The Chicagoist will be launching later but in the meantime please enjoy our archives.

So, About The Cubs: Is It Panic Time?

By Stephen Gossett in News on Oct 19, 2016 8:35PM

After capping off the NLDS with a storybook ninth-inning comeback, then taking Game One of the NLCS thanks to a pinch-hit grand slam that equally looked like an instant classic moment, the Cubs suddenly find themselves down 2-1 in the series. They were blanked by Dodgers ace Clayton Kershaw in Game Two then again by curveball specialist Rich Hill on Tuesday night. Given the stakes and the Cubs’ history of postseason letdowns, its fair to say there are some gritted teeth and clenched butts among the Wrigley faithful.

But should we be worried? The team itself certainly isn’t telegraphing much anxiety—and it isn’t just the one-game-at-a-time sports cliché-o-matic.

First of all, the Cubs have seen some good pitches and will likely continue to do so. Manager Joe Maddon after the most recent loss wasn't alarmed by his team's performance at the plate. “It’s just about hard contact,” Maddon said. “Overall, the at-bats haven’t been bad. We’re just not hitting the balls. We’re not striking it well. So we’re making it easier on their defense. But it’s more of a mental exercise than it is a physical one right now.”

Sahadev Sharma of The Athletic wrote:

Nothing illustrates Maddon’s point better than Hill’s fifth and sixth innings. In the first four innings, when the Dodgers had no more than a 1-0 lead, Hill threw strikes just 60.8 percent of the time. By the time his team had extended the game to a 3-0 lead, Hill’s pitch count hadn’t gotten higher so he essentially decided to just pound the zone and see if the Cubs could get themselves out. They obliged, as he tossed 75 percent strikes and the Cubs managed just one Bryant single in seven at-bats.

And, while my advanced sabermetrics analysis indicates that scoring runs is indeed better than not scoring runs, even if the Cubs don’t turn into the world-beating offensive juggernaut they were during the regular season, their prospects should remain good. Sharma again, investigating outfielder Chris Coghlan's claim that you might not really need to pile up the hits to advance:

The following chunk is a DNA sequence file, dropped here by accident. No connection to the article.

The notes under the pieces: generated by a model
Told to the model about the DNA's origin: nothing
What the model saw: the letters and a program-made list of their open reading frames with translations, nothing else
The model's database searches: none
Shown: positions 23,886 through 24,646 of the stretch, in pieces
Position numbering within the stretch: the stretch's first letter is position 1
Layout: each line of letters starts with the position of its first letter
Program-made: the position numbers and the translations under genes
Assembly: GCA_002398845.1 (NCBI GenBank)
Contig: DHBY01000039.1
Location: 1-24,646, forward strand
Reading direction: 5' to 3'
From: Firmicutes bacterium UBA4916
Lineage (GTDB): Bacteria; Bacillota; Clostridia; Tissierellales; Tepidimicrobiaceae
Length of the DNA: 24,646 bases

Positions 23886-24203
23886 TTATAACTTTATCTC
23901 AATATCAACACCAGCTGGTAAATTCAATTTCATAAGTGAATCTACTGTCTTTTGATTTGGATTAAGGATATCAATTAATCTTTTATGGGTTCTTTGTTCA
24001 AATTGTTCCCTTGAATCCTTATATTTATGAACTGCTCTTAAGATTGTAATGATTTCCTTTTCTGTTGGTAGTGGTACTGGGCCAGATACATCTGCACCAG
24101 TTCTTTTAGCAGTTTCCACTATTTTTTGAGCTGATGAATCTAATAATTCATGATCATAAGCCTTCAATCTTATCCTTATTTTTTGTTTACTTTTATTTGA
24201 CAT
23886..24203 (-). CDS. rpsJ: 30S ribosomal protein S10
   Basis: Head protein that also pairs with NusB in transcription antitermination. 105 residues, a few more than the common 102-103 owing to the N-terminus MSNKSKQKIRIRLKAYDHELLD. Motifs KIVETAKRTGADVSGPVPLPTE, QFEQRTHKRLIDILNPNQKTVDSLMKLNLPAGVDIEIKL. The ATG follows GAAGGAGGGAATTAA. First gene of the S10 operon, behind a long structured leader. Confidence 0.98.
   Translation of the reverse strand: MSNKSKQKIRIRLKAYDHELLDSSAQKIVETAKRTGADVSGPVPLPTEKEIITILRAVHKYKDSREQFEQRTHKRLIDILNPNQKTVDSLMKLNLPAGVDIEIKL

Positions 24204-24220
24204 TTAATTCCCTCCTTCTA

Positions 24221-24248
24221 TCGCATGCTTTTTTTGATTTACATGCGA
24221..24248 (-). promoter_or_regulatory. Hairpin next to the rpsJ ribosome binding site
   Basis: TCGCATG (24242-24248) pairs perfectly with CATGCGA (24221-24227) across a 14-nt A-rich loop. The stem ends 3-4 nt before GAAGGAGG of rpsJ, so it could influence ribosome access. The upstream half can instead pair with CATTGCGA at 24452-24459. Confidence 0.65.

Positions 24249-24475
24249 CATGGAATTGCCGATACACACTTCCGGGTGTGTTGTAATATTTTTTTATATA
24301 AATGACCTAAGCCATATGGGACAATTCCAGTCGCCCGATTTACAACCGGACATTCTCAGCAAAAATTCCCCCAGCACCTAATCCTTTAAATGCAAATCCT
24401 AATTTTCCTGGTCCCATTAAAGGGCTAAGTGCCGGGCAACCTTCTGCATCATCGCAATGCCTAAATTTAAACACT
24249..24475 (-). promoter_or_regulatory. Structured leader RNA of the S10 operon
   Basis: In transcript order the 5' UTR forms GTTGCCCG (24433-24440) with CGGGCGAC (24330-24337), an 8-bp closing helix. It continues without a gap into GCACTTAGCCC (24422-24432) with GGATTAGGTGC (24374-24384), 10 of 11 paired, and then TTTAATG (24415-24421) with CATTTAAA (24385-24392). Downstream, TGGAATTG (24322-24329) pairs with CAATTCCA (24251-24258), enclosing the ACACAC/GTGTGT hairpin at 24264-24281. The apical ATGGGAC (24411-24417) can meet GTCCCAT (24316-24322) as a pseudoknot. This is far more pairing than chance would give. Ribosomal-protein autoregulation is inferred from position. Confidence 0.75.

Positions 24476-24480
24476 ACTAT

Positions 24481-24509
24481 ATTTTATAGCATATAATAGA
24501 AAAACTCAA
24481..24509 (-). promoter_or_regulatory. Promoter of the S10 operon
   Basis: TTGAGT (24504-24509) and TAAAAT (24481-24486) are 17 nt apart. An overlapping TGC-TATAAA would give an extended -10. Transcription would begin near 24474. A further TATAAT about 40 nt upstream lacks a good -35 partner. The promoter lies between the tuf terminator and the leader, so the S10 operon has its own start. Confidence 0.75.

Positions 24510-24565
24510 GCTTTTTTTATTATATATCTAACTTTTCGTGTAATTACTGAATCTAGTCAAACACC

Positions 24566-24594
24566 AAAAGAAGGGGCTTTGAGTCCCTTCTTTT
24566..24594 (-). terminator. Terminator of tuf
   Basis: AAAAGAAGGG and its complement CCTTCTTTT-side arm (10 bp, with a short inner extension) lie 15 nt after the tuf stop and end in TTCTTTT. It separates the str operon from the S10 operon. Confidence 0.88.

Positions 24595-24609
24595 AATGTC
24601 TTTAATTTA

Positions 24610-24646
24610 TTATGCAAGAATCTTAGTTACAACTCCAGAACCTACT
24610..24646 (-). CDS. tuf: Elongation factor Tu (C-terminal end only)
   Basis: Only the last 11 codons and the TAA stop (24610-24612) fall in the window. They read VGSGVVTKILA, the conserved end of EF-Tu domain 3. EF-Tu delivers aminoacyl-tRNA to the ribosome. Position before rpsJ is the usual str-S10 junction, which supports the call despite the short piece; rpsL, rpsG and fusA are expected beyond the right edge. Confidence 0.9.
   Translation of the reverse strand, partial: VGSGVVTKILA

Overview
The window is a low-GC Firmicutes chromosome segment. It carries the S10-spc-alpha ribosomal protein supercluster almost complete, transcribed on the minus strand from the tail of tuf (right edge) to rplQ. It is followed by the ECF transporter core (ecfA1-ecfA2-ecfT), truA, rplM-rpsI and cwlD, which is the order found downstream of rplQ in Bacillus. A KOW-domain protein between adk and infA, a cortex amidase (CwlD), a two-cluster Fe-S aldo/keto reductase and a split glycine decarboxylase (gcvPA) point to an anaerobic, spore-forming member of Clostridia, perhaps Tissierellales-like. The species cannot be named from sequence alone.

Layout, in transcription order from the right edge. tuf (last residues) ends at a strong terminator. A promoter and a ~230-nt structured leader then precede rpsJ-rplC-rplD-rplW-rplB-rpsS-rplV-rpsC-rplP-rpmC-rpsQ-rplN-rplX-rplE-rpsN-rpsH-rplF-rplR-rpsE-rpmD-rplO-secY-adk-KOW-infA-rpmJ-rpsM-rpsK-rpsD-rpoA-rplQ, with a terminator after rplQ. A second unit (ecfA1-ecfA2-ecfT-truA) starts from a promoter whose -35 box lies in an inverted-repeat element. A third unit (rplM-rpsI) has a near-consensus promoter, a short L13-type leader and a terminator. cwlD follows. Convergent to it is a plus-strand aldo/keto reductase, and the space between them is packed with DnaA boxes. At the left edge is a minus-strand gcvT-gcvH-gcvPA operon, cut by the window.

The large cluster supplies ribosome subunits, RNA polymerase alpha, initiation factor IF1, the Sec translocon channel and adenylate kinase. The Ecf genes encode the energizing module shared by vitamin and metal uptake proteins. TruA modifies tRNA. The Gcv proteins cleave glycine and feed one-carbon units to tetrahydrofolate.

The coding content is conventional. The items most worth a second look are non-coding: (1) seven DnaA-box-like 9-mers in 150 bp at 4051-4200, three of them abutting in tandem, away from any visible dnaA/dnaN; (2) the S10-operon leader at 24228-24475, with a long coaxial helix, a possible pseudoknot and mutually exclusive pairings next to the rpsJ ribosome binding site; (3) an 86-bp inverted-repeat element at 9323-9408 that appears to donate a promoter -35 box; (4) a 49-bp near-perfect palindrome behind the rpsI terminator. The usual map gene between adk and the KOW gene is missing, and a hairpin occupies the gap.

The Cubs are hitting just .161/.235/.312 in this series, but they hit just .200/.247/.350 in the previous series and managed to beat the San Francisco Giants. Of course, their pitchers did a lot of heavy lifting at the plate. Patient at-bats and timely hits can swing the series back in the Cubs’ favor. And coming out of offensive slumps to do exactly that is something they’d managed to do for much of the season, so it’s hardly too large of a request.

Plus, as FiveThirtyEight illustrates, it's statistically improbable that the Cubs will continue their twin offensive and pitching woes:

If so inclined, Cubs fans could spin all (their cold streak) in a positive direction: A rare combination of sloppy pitching and punchless hitting was required to put Chicago in its current 2-1 NLCS hole, and neither of those trends is likely to persist going forward. In fact, our Elo model considers the Cubs slim favorites in each of the series’ next two games (despite both being staged at Dodger Stadium), and they need to win only one of those to guarantee at least one more matchup at Wrigley Field, where Elo has them as more sizable 60 percent favorites. That’s why their current 40 percent Elo odds are slightly better than the historical average (37 percent) for teams with home-field advantage who found themselves in a 2-1 hole. This series probably hasn’t reached its denouement just yet.

So un-grit those teeth and de-clench those butts, Chicago. It's clearly too early for all that. Now if the Cubs lose tonight...